The Ebola virus outbreak in West Africa that is now the worst in recorded history almost came to America, carried by 40-year-old Patrick Sawyer who was supposed to come home to Minnesota in August but instead died Friday in Lagos, Nigeria, after flying on two commercial aircraft while infected with the virus.
International health officials are now racing against time to find everyone else on those ASKY Airlines flights that started in Monrovia, Liberia, before a change of planes in Togo, ending when Sawyer reached his final destination in the international transport hub of Lagos — where he died.
On board at least one of the flights, Sawyer experienced uncontrollable vomiting and diarrhea, meaning that other passengers could have easily come in contact with the Ebola virus, which is transmitted through contact with the bodily secretions of an infected victim, alive or dead.
Even small droplets of such fluids, including vomit or fecal matter, can transmit the Ebola virus.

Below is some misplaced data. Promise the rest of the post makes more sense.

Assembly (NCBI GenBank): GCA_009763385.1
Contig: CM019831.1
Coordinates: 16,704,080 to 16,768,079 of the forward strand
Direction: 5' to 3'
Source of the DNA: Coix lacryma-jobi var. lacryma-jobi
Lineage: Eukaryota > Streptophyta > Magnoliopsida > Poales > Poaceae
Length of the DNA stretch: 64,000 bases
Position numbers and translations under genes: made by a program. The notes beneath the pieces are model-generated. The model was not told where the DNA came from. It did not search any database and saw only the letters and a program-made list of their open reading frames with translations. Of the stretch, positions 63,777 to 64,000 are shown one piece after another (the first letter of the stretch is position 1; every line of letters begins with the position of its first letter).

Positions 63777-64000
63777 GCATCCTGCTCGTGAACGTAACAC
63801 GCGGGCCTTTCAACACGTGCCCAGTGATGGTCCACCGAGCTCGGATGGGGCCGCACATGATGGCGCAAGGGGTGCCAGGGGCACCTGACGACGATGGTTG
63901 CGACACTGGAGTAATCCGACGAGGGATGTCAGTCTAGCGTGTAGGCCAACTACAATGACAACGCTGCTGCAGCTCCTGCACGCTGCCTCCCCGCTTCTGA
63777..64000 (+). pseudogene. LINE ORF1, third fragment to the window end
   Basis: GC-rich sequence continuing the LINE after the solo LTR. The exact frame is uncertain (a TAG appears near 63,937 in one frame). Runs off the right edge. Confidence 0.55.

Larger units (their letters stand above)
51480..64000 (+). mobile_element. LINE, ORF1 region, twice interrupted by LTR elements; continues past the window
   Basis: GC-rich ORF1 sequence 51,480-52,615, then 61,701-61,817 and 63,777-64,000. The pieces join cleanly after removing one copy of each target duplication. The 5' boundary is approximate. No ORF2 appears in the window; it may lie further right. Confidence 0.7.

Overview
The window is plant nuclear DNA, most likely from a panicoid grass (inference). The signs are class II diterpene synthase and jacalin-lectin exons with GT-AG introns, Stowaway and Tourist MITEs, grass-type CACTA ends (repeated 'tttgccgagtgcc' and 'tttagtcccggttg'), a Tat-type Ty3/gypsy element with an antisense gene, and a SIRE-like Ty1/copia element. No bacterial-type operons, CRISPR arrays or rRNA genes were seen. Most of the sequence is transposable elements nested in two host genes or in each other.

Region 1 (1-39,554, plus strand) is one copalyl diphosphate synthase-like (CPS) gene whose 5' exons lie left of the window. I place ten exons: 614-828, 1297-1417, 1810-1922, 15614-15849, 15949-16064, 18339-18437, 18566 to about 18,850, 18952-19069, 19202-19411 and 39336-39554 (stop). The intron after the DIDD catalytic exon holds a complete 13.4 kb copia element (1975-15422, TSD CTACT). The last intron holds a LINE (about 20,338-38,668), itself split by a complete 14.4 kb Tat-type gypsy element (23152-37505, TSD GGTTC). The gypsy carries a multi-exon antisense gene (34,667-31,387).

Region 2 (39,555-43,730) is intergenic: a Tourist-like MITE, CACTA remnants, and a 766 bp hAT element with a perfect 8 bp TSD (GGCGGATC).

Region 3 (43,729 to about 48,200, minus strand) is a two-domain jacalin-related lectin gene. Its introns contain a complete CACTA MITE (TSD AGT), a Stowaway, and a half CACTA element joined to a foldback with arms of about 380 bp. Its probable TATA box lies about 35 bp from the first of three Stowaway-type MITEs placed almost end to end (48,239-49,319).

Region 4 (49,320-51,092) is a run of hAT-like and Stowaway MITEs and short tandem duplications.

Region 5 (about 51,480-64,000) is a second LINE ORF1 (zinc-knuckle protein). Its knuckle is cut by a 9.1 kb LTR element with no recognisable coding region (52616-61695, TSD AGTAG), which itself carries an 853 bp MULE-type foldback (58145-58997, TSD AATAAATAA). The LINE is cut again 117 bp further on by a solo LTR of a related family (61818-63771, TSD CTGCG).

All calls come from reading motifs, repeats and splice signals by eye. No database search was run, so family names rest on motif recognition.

“It’s a global problem because Patrick could’ve easily come home with Ebola,” said Sawyer’s distraught wife Decontee on a Minnesota TV station. “Easy. Easy. It’s close, it’s at our front door. It knocked down my front door.”
There were 59 other people on the flight when Sawyer experienced his terrible symptoms. But Lagos is a metropolitan area of 21 million with a major international airport. Some of those 50 passengers could be somewhere in the sprawling city, while others may have taken flights to other countries.
Officials said that 20 of those 59 have been found and tested. But the other 39 could be anywhere and must be located as soon as possible. The Ebola virus takes about 21 days to incubate in the human body before a victim starts to show the deadly symptoms of Ebola hemmorhagic fever.
Travel officials and doctors in the U.K. have already been alerted to report anyone showing possible symptoms of the Ebola disease.
Since Sawyer died in Nigeria Friday, that country has been in a state of “red alert” in its airports and seaports and along the borders, with health officials looking for possible victims of the disease.
Sawyer and his wife, who have two daughters, are both American citizens who were born in Liberia. Sawyer was consultant to the Liberian government.
More than 1,200 Ebola cases in Liberia, Guinea and Sierra Leone have been confirmed since the start of the outbreak in February, and in that time 672 victims in those three countries have died.